How Cheap Flights Become Expensive Trips: Beware of Hidden Airline Fees

Wow, you scored - you just got a great deal on your airfare – say, $200 roundtrip. You’re especially jazzed because you know finding cheap flights at peak times of the year is a whole lot harder.

But – is your final air trip cost really $200 before baggage fees?

Hidden Fees: Beware of Big Bags

By now you know about the various airline checked-baggage fees, and you know those prices vary so check out your airline’s baggage fees on our current Domestic Airline Baggage Fee Chart before you fly. You’ll also want to take a look at the airlines with the lowest baggage fees. Standard charges include:

  • First checked-baggage fee: $25 one-way
  • Second checked-baggage fee: $35 one-way

So if a family of four each checks a bag, that’s – whoa – $200. Not good.

And if your bag is overweight (generally above 50lbs) that can cost you as much as $100 one-way – and that’s in addition to the regular checked-baggage fee.

Don’t Miss That Trip

Non-refundable tickets (the kind most of us buy because they’re cheap) have whopping penalties of $150 (domestic) and $250 (international) roundtrip on most airlines.

This means you’ll lose a hefty portion (if not all) of the value of your original ticket not to mention the premium you’ll pay for the new last minute ticket price.

A better way to handle last minute changes is trying the $50 fee on some airlines for confirmed standby.

Ouch. Thanks for Nothing, Spirit

My advice? Pack light and use a carryon. Carryon bags are still free on most airlines – no thanks to Spirit Airlines carryon baggage precendent (there a carryon will set you back from $20 to $45 a piece).

But wait, there’s more: everything from the cost of changing your reservation (as much as $150), traveling with pets, an escort for you unaccompanied minor, and on and on. Find out more about airline fees before you arrive at the airport and use our  FareCompare Airline Fee Chart as a quick reference.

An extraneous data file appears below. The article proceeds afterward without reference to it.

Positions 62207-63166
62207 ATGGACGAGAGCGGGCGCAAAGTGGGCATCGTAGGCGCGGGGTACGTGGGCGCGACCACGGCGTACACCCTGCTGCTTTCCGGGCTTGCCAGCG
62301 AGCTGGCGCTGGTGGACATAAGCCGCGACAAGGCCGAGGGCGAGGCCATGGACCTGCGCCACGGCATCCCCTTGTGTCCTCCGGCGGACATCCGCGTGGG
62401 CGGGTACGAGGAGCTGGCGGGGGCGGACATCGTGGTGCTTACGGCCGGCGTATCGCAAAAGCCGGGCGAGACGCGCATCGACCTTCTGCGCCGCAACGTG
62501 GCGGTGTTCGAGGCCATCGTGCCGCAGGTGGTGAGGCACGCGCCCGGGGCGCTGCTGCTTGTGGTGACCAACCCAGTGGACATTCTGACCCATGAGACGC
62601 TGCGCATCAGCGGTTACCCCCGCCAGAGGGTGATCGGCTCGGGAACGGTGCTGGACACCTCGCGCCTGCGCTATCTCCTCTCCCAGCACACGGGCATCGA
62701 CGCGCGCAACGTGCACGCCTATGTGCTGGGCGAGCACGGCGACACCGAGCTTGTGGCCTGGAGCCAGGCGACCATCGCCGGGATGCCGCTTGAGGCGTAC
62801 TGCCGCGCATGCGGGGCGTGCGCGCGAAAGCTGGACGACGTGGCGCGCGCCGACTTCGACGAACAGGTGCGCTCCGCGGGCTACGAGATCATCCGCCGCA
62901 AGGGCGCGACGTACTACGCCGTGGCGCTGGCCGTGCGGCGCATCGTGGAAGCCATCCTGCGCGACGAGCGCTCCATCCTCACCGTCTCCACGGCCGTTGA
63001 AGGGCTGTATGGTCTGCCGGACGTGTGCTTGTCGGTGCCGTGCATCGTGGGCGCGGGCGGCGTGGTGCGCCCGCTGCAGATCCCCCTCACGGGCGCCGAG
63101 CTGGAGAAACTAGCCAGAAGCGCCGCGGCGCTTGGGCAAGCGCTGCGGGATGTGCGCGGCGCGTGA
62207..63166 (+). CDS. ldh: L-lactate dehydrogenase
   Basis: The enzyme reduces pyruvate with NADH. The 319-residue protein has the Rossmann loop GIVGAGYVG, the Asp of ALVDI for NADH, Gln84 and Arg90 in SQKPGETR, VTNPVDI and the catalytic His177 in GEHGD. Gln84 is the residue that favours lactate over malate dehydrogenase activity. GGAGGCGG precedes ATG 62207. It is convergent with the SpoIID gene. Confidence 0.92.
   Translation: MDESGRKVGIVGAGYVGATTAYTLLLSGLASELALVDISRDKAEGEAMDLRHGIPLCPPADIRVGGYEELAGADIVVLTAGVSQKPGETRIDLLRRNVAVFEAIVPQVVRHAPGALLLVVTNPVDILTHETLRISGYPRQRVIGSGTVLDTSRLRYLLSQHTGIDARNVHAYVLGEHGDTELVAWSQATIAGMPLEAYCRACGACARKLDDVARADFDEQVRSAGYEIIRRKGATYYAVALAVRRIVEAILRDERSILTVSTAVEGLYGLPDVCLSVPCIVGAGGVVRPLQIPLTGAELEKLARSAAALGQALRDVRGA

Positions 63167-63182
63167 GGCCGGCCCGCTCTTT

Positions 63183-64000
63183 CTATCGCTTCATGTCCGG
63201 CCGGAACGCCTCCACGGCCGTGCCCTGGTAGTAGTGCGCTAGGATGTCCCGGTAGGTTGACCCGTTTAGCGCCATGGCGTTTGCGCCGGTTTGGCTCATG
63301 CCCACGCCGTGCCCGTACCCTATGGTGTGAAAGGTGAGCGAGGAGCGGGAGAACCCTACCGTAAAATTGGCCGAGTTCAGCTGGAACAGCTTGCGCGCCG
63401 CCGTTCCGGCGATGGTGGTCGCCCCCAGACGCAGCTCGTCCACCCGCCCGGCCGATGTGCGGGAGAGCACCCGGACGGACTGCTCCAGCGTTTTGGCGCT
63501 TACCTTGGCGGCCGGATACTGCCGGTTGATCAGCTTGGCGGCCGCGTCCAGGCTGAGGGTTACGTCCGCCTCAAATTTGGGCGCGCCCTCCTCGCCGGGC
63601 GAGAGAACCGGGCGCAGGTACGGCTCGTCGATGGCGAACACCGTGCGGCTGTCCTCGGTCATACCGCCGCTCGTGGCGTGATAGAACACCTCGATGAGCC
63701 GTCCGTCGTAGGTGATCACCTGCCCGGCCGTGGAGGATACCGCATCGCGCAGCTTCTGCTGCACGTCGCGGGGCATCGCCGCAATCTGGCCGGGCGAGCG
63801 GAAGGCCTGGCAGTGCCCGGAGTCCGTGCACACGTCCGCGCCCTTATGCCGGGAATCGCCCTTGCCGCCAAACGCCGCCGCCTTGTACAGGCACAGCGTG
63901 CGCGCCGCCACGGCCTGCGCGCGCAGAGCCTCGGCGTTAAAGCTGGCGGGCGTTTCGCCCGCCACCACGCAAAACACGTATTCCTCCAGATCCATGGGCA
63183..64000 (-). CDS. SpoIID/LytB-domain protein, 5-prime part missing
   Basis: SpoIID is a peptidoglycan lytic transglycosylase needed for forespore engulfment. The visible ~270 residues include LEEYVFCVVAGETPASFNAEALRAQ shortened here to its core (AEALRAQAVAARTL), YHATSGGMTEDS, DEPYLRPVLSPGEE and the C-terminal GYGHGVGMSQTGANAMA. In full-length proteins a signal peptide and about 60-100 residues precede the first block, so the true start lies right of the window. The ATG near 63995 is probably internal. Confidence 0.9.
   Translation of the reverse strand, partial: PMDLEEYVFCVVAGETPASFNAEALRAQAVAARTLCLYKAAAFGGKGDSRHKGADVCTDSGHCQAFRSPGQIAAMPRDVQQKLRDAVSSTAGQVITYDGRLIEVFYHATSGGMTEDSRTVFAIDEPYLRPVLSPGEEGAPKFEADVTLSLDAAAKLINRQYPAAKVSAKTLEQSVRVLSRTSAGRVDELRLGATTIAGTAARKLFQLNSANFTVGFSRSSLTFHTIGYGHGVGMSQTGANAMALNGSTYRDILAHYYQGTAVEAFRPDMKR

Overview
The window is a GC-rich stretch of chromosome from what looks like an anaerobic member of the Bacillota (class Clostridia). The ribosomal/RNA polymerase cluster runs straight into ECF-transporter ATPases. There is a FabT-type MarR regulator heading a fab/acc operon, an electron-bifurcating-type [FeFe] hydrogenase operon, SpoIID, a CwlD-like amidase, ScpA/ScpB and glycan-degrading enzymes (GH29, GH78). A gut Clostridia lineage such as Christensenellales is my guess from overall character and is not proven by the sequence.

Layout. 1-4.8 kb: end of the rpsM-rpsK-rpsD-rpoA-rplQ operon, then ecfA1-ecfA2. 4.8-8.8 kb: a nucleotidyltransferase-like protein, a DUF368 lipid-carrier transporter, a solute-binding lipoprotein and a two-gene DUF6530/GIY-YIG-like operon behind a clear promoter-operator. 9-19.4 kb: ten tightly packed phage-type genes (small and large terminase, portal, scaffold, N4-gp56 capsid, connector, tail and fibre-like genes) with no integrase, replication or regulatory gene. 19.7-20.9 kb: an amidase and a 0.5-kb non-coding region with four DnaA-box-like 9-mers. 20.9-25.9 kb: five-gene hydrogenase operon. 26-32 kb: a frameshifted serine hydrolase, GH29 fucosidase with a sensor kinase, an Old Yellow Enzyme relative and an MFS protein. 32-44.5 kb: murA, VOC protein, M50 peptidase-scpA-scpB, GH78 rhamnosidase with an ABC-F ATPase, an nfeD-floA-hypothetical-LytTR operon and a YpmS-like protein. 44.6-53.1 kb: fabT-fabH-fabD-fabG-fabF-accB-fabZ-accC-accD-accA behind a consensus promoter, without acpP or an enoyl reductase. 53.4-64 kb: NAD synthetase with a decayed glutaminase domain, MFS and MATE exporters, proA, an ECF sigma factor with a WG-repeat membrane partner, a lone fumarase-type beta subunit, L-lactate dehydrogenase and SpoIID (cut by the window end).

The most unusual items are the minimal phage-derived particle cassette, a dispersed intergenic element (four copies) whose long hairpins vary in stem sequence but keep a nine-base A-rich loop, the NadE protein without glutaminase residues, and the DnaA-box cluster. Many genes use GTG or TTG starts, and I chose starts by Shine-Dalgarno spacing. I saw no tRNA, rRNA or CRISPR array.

Want Comfort? It’ll Cost You

Inflight fees can add up, too. I’ll call these “comfort fees” because they’re for amenities that are nice to have, though not strictly necessary.

Want to work on the plane? Wi-fi will cost you: the price generally depends on the length of the flight – $6 to $13 is typical.

Of course on some airlines you can pay a cut in line fee to make sure your overstuffed carryon has some bin space and there is always an option for extra legroom or confirmed seats for a fee (the latter if you don’t have airline elite status).

Hoping to nap on a plane, and looking for a pillow and blanket? Be prepared to fork over $7 for these airline amenities on JetBlue and US Airways (on the upside, they’re yours to keep).

Food, Glorious, Food

Hungry? I’ll bet, since there’s no free lunch in any airline’s coach class anymore (well, starting this fall, anyway, when the last holdout, Continental, drops this perk). And, on most airlines, those tasty fattening snacks will set you back anywhere from a couple of bucks for a cookie to close to $10 for a salad. My advice is to pack your own lunch for the plane – everybody’s doing it.

If you do wish to buy something to eat or maybe a cocktail, forget about cash – most airlines now require credit cards for all onboard purchases.

Don’t Make That Call!

Say you’re not so hot with computers and you figure you’ll make your reservation by phone instead? Think twice: most airlines now charge for that privilege – anywhere from $10 to $25. It could be worse though: European discounter Ryanair charges you for a call, or even to check-in online, plus they levy a somewhat mysterious “administration fee” just to make a reservation.

Fees You May Never Know About

The most hidden of fees are the so-called “peak travel date” surcharges, and that’s because these surcharges are rolled into your ticket. It is not an option like a bag fee, where you check a bag or not. If you fly on a date your airline has designated as a peak travel date, you will pay.

And they are hard to avoid.

See the FareCompare Peak Travel Date Surcharge Chart, and note that most of the summer is covered (through August 22); however, you can also clearly see that Tuesdays and Wednesdays are the cheapest days to fly because they have the cheapest surcharges – $10 each-way – which is a lot better than the $30 each-way surcharges imposed on Sundays.

Obviously, fly the cheapest days – and just so you know, Tuesdays and Wednesdays are usually the cheapest days to fly year-round, surcharges or not.

So, the next time you snag that real-deep discount, don’t forget to factor in the other airline fees before you head for the airport. We want you to be prepared for your flight trip so the only thing that flys off is the plane–and not your temper.


Published: May 28, 2010